Media Release

IHS Senior Research Analyst Sam Lucero Blogs about WC

Sam Lucero

Sam Lucero

WorldCell Seeks to Provide Global Network Connectivity with its HUB Alliance
Date: 03 June 2013

While time will tell if WC and the HUB Alliance will be successful or not, IHS is intrigued by the existence of a differentiated competitor to Jasper Wireless and Ericsson on the platform front, and a potentially robust and cost-effective offering of connectivity for M2M deployments on a global basis.

In 2012, the WorldCell group of companies, including its European mobile network operations, launched a spin-off called “WorldCell” (WC) to provide a global connectivity footprint for cellular, satellite and Wi-Fi –based M2M devices. WC’s unique heritage from WorldCell is as a provider of global mobile telephony services to government agencies like the US State Department as well as large multinational companies.

WC has now re-focused this capability on the global M2M market with its primary offer: a global cellular footprint for M2M connections offered in partnership with other mobile operators in what the company is terming the “HUB Alliance”. The company provides its operator partners with a full-featured M2M connectivity platform (MCP) and, optionally, M2M application platform (MAP) via an innovative business model and end-customers (application service providers, OEMs and corporate adopters) receive global connectivity through one interface with local tariffs via a dynamic SIM with over-the-air (OTA) subscription provisioning.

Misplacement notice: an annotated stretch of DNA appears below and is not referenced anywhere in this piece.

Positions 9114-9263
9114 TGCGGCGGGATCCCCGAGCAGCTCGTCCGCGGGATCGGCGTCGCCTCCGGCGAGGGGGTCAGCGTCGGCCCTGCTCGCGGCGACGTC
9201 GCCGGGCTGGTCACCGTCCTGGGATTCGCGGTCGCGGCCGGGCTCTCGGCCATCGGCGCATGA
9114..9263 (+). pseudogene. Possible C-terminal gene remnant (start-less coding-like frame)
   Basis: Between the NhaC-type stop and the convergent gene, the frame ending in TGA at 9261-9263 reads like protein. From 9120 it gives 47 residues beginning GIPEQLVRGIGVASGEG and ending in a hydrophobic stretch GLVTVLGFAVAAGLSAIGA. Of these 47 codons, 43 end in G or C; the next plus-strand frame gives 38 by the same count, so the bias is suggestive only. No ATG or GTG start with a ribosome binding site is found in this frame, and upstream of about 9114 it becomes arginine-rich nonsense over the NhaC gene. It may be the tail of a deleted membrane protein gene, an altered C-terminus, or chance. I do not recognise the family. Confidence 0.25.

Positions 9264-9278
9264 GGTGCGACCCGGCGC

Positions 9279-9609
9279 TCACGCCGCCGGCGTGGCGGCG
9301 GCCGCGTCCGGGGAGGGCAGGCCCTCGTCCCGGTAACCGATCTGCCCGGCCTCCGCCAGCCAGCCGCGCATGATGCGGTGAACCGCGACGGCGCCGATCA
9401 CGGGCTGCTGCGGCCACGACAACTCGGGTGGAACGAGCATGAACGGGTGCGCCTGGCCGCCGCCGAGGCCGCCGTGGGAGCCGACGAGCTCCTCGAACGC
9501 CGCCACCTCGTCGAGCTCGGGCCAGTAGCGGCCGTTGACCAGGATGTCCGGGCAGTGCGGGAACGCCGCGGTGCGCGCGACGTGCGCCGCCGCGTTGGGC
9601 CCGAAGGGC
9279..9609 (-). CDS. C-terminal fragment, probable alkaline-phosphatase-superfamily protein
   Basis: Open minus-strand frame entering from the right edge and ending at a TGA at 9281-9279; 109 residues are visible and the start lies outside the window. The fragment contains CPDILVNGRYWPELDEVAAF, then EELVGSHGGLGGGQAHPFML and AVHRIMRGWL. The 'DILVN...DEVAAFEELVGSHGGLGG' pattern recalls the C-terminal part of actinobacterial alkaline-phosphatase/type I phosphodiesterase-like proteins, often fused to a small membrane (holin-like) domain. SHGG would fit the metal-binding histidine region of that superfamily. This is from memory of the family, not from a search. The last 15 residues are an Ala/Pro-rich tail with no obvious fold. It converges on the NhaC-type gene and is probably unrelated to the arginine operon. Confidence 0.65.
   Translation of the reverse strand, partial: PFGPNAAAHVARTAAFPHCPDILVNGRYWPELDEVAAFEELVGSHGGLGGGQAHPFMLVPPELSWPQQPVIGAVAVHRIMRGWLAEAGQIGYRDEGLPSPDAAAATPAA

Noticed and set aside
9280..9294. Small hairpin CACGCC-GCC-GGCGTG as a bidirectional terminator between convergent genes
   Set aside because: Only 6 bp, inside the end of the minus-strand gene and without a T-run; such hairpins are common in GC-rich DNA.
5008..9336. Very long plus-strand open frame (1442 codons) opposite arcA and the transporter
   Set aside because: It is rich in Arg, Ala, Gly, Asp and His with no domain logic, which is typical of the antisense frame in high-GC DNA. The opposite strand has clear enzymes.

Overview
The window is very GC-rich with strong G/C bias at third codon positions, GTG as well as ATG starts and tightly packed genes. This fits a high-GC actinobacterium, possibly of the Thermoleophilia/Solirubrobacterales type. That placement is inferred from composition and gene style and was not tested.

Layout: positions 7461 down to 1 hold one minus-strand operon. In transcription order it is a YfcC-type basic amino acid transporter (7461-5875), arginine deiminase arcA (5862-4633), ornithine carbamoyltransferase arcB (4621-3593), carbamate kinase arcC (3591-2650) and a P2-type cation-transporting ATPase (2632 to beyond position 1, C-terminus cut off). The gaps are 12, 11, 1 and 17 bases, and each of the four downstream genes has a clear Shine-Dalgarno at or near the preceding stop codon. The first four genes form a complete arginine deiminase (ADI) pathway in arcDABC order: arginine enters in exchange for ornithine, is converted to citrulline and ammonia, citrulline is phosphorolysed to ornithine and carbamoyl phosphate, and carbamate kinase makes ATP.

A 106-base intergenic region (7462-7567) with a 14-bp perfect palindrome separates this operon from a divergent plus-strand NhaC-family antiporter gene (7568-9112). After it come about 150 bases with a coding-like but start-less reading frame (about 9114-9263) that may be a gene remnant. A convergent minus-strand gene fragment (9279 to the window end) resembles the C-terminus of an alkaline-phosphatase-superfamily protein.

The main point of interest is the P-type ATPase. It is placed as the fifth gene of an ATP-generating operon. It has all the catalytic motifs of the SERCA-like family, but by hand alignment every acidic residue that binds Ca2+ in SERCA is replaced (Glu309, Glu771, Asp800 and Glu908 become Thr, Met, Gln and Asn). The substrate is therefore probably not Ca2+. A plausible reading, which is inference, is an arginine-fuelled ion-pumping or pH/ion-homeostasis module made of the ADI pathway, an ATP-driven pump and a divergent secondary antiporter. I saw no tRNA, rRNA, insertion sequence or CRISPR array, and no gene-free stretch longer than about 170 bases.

In the past 18 months the ability to provide a global footprint has become a main area of focus and activity for the cellular M2M industry. The reason for this trend is simple: as the M2M market grows there are an increasing number of companies that want to offer products and services to a global customer base, either by providing products that are mobile internationally or a single product that can be shipped globally (or a combination of the two.) The global automotive industry has been a notable example of this trend: IHS believes that Telefonica won the GM OnStar account for European and Latin American connectivity (beating out Vodafone) at least in part to the ability of Telefonica to show a comprehensive global footprint via its own infrastructure coupled with other operator partners that also use the Jasper Wireless “Control Center” MCP.

To date, these attempts at providing a global footprint have manifested in one of two ways:  first, by operator alliances and partnerships and, second, via MVNOs and their respective operator relationships. Examples of operator alliances include those among operators using the same MCP, such as the aforementioned grouping of Telefonica, along with Rogers Communications, NTT DoCoMo, SingTel, Etisalat, KPN, Telstra and VimpelCom, as well as more traditional inter-operator groupings, such as the Deutsche Telekom, Orange Business Services, TeliaSonera, Everything Everywhere partnership. Likewise, certain operators, such as Vodafone and AT&T, have woven together fairly extensive bi-lateral partnerships and agreements with other operators. MVNOs have sought to differentiate themselves from operators in the M2M space by creating their own agreements with numerous operators in different regions. Examples of leading MVNOs, in terms of global footprint, include: KORE Telematics, Wyless, Numerex and RACO Wireless.